Can we evaluate the risk of childhood obesity based on the intestinal flora?

The composition of the gut microbiota of a two-year old child could predict their subsequent risk of obesity, according to a Norwegian study that opens up new outlooks on the prevention of this disorder that keeps gaining ground all over the world.

Created 15 January 2019
Updated 14 May 2024

About this article

Created 15 January 2019
Updated 14 May 2024

Although poor diet and insufficient physical activity are unquestionable risk factors for excess weight and obesity, the gut microbiota could also play a major role: according to different studies, its composition during the first two years of life is related to the weight progression during that same time period. In a new study, researchers analyzed the gut microbiota of 165 Norwegian children as well as their mother’s BMI during pregnancy at 6 different timepoints between birth and the age of two. They then tried to correlate these results with the (sidenote: Body Mass Index.  Ratio of weight in kg to square of height in sq.m ) of these same children ten years later.

An “obesogenic” microbiota despite a “normal” BMI

In children of normal weight, the BMI remains the same during their entire childhood; while in obese children, BMI constantly increases between 2 and 12 years old. However, the authors point out that only an extremely small minority of these children have a BMI at the age of 2 that heralds a future obesity. On the contrary, they observed a strong association between the composition of the microbiota at the age of 2 and the BMI at the age of 12. According to their calculations, the impact of the intestinal ecosystem on the BMI largely exceeds that of other known factors such as mode of delivery, duration of exclusive breastfeeding, exposure to antibiotics, or various maternal factors such as smoking, pre-pregnancy BMI, education level.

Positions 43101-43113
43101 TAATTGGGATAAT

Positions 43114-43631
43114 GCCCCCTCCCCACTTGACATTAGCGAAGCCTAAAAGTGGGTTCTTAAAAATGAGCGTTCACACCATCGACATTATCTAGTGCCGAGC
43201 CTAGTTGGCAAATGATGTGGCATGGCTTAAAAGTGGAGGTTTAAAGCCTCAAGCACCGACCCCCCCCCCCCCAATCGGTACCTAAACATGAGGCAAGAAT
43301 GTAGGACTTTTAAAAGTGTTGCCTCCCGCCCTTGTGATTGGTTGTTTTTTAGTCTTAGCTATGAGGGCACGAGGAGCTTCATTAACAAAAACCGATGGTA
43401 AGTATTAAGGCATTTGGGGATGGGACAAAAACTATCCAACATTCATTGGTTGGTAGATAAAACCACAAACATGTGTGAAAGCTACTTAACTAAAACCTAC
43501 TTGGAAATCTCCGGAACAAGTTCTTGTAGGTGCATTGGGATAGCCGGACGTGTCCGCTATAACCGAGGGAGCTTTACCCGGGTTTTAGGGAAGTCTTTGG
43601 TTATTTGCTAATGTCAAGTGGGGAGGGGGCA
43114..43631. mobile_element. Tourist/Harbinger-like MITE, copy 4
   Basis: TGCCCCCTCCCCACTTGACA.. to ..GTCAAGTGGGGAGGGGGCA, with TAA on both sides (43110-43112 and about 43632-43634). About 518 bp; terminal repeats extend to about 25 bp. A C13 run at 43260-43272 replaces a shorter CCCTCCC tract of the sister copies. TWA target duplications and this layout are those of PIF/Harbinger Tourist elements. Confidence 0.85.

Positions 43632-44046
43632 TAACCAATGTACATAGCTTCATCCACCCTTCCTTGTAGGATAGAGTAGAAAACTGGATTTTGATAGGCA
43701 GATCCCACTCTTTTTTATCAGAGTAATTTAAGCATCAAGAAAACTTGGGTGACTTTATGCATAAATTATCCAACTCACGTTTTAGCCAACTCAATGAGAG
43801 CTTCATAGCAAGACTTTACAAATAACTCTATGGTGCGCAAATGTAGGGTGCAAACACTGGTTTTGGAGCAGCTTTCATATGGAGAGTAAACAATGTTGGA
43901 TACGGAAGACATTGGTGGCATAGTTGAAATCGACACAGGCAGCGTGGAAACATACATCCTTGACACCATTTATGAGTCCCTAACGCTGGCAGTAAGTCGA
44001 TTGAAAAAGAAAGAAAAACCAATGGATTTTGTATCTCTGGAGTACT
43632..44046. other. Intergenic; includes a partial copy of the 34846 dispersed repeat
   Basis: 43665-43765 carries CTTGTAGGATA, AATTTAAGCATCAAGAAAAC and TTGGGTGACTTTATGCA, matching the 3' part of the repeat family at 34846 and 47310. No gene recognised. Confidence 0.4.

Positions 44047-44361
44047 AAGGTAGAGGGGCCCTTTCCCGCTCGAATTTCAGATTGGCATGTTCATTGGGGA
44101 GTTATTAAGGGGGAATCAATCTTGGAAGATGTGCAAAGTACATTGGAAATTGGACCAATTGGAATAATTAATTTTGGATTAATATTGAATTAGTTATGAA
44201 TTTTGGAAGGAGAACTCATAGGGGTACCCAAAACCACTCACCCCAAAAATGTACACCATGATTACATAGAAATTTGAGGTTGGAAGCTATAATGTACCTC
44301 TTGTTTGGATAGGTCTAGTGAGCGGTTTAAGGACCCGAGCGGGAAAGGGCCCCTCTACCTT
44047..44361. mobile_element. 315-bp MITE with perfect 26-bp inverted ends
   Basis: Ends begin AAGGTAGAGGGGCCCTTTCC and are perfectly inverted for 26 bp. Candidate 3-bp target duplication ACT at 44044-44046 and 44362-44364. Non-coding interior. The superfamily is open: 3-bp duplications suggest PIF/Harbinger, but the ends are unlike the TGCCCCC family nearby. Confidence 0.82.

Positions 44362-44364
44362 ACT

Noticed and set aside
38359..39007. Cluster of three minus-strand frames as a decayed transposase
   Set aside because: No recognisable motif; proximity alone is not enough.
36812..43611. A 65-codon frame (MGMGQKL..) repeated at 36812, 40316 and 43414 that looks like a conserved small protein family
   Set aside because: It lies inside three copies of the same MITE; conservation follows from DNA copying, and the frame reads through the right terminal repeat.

Early identification for a better prevention

According to the authors, having an “obesogenic” gut microbiota precedes weight gain by several years and seems to be mainly the result of direct mother-to-child transmission (mother excess weight or obesity, excessive weight gain during pregnancy…). They suggest that these findings are a step towards new and more targeted strategies to prevent childhood obesity that are based on the identification of high-risk children before the age of two, when their weight is still within the normal range.

Old sources


Stanislawski MA, Dabelea D, Wagner BD, Iszatt N, Dahl C, Sontag MK, Knight R, Lozupone CA, Eggesbø M. Gut Microbiota in the First 2 Years of Life and the Association with Body Mass Index at Age 12 in a Norwegian Birth Cohort. MBio. 2018 Oct 23;9(5).

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